It’s a hike from Chestertown, Md., to Guapilis, Costa Rica—about 2,100 miles in fact—and the long, flat fields of Maryland’s Eastern Shore are a world away from the lush landscape and tropical fecundity of Central America. Connection, though, is all about common ground, and Professor Leslie Sherman found plenty of that during her recent sabbatical at EARTH University.
Sherman, Washington College’s W. Alton Jones Associate Professor of Chemistry and director of the Environmental Studies program, is a soil scientist, and much of her work at WC has focused on the native grassland restoration project at the Chester River Field Research Station at Chino Farms. There, she examined how changing the land use from traditional agriculture (corn, soybeans) to native grasses affected soil long-term. Traveling to Costa Rica on a faculty enhancement grant, she studied the same issue, only here the crop was pineapples, and the question focused more closely on a single intense land use over time.
“I’ve always wanted to study a tropical system both because the soils are fascinating and because the agriculture is so different,” Sherman says. She based her work out of EARTH University, which offers students from Latin America, the Caribbean, Africa, and Asia a program in agricultural sciences and natural resources management. Three students from Mozambique, Ecuador, and Bolivia helped Sherman with her with lab and field work.
Pineapples are a major crop, and Sherman was curious how the plants manage to grow so well on highly weathered, nutrient-poor soils, especially considering how densely planted they are—about 75,000 plants per hectare (2.5 acres)—and how intensely they’re managed with pesticides and fertilizers. “In three years you get two whole crops. So it’s incredibly productive. I was interested in how these decades of highly intensive agriculture are impacting the soil quality. It’s still productive, but is anything happening in the long run?”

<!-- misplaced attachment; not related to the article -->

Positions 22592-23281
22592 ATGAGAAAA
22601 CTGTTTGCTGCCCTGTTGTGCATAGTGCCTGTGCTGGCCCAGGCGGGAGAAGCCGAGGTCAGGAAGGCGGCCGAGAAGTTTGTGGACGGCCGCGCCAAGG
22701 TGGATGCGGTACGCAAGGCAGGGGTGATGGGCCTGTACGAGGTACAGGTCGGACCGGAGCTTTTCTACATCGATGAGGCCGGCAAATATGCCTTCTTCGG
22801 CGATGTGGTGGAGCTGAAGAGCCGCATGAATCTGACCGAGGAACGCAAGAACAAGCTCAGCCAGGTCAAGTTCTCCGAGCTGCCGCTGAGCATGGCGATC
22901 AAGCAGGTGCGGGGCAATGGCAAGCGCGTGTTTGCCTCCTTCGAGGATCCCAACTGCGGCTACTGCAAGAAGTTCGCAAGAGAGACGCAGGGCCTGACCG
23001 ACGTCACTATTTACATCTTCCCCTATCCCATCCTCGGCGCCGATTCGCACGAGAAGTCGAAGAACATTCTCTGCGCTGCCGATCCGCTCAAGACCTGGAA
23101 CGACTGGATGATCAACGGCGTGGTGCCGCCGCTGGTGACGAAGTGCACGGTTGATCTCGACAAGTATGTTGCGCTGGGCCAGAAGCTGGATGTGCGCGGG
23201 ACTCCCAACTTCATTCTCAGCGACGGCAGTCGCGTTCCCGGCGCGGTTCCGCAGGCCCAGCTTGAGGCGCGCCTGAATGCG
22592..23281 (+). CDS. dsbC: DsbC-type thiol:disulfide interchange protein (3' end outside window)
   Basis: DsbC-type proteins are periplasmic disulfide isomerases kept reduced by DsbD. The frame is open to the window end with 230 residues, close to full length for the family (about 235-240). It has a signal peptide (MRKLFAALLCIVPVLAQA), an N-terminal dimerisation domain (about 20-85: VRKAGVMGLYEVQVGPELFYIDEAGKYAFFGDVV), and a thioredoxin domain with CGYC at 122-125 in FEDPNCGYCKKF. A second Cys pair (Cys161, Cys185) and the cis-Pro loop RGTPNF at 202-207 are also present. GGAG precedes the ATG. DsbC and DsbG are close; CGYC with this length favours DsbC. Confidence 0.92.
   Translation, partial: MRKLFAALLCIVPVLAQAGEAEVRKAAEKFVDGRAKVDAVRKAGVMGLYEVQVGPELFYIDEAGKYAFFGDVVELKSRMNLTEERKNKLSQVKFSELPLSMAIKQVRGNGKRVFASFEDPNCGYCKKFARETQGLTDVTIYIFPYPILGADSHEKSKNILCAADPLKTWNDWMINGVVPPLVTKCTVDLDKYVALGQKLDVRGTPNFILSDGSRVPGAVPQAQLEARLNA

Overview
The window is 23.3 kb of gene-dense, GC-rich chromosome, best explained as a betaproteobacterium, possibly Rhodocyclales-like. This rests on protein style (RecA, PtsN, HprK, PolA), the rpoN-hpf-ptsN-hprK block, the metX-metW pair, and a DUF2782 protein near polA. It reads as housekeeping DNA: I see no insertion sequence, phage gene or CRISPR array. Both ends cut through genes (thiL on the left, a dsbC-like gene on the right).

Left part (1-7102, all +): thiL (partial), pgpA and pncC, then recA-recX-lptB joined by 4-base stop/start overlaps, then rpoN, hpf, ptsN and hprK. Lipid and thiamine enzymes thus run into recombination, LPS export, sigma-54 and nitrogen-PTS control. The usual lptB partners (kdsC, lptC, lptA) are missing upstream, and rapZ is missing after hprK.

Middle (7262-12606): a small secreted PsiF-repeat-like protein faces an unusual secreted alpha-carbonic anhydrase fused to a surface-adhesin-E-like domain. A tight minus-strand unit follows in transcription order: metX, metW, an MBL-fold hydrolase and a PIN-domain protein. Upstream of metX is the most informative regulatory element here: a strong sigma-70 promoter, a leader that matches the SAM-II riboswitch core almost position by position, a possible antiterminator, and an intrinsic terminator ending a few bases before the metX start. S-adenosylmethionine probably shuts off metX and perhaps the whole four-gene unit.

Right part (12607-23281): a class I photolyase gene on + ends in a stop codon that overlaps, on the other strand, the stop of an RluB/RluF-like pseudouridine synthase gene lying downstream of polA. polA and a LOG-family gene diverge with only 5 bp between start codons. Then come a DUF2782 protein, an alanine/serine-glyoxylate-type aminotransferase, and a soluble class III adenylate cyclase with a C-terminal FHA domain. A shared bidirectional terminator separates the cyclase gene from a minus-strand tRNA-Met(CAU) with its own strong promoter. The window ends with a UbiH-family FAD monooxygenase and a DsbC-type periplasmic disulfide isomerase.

Sherman studied one plantation, taking samples in plots five to seven years old and plots 25 years old, as well as samples from a bordering pasture, a remnant of a previous land use. She found that the organic matter, which provides structure for the plants, nutrients, and helps keep the soil moist, was not degraded in the cultivated plots, probably because after every planting cycle, the growers chop all the residue plant material and mix it into the soil. “After every crop they did this, and since it was the tropics it gets incorporated very quickly.” However, the older plot showed a build-up of acidity being held in the soil, which in the long run may prove to be a problem.
Sherman also explored some of Costa Rica’s world-famous biological diversity and natural beauty. One of her favorite trips was to Tortuguero National Park, where she witnessed one of nature’s most miraculous and mysterious events, the arribada, or arrival, of female green sea turtles. After traveling thousands of miles through unknown reaches of the sea, for one night they come ashore to the beach where they themselves hatched to lay their eggs in the sand. The spectacle, she says, “was just amazing.”
Much of what she learned will make its way into her classes, from discussions about the tension between conservation of biodiversity and the necessity of agricultural operations, to the potential benefits of ecotourism to help protect endangered species such as sea turtles. Sherman will be writing up her findings during the summer and presenting them at the Soil Science Society of America conference in the fall.